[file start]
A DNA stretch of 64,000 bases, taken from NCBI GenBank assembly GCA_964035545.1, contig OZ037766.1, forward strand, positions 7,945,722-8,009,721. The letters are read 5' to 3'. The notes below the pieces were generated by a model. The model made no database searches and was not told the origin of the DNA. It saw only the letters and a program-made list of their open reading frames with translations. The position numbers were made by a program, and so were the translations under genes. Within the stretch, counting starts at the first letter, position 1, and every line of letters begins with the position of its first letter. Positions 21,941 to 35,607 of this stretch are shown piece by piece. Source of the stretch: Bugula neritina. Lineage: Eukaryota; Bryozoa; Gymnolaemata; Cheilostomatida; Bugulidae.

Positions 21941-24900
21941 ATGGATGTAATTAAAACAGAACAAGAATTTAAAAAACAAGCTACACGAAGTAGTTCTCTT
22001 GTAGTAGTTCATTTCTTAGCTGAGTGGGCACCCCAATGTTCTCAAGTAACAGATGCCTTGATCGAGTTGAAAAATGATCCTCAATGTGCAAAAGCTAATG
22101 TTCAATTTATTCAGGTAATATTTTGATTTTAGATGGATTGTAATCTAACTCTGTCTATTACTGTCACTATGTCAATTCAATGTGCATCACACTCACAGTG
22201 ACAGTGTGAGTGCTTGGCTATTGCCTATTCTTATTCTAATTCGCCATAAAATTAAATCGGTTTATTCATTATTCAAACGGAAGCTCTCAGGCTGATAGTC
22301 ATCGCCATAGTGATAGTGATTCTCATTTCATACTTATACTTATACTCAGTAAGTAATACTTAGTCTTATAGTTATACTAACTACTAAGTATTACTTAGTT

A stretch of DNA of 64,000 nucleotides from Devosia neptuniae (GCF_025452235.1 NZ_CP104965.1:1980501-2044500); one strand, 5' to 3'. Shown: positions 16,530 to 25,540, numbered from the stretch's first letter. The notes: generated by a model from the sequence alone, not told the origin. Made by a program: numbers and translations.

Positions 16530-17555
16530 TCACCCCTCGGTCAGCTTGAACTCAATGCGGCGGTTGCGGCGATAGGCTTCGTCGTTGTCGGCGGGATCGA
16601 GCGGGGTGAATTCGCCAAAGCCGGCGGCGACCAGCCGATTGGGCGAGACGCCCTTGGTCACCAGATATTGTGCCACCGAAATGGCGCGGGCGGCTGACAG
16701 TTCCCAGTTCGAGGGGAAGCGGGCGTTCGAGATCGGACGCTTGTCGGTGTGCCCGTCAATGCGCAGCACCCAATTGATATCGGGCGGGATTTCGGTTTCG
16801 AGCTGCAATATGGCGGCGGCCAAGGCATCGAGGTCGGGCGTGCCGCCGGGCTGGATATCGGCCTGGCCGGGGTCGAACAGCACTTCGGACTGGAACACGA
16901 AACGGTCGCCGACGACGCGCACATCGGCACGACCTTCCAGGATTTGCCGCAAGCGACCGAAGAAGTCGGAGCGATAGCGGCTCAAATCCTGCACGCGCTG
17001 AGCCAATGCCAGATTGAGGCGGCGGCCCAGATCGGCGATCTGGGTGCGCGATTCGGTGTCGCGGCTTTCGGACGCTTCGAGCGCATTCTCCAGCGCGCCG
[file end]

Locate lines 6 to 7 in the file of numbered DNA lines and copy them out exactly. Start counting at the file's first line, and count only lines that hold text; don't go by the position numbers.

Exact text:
22201 ACAGTGTGAGTGCTTGGCTATTGCCTATTCTTATTCTAATTCGCCATAAAATTAAATCGGTTTATTCATTATTCAAACGGAAGCTCTCAGGCTGATAGTC
22301 ATCGCCATAGTGATAGTGATTCTCATTTCATACTTATACTTATACTCAGTAAGTAATACTTAGTCTTATAGTTATACTAACTACTAAGTATTACTTAGTT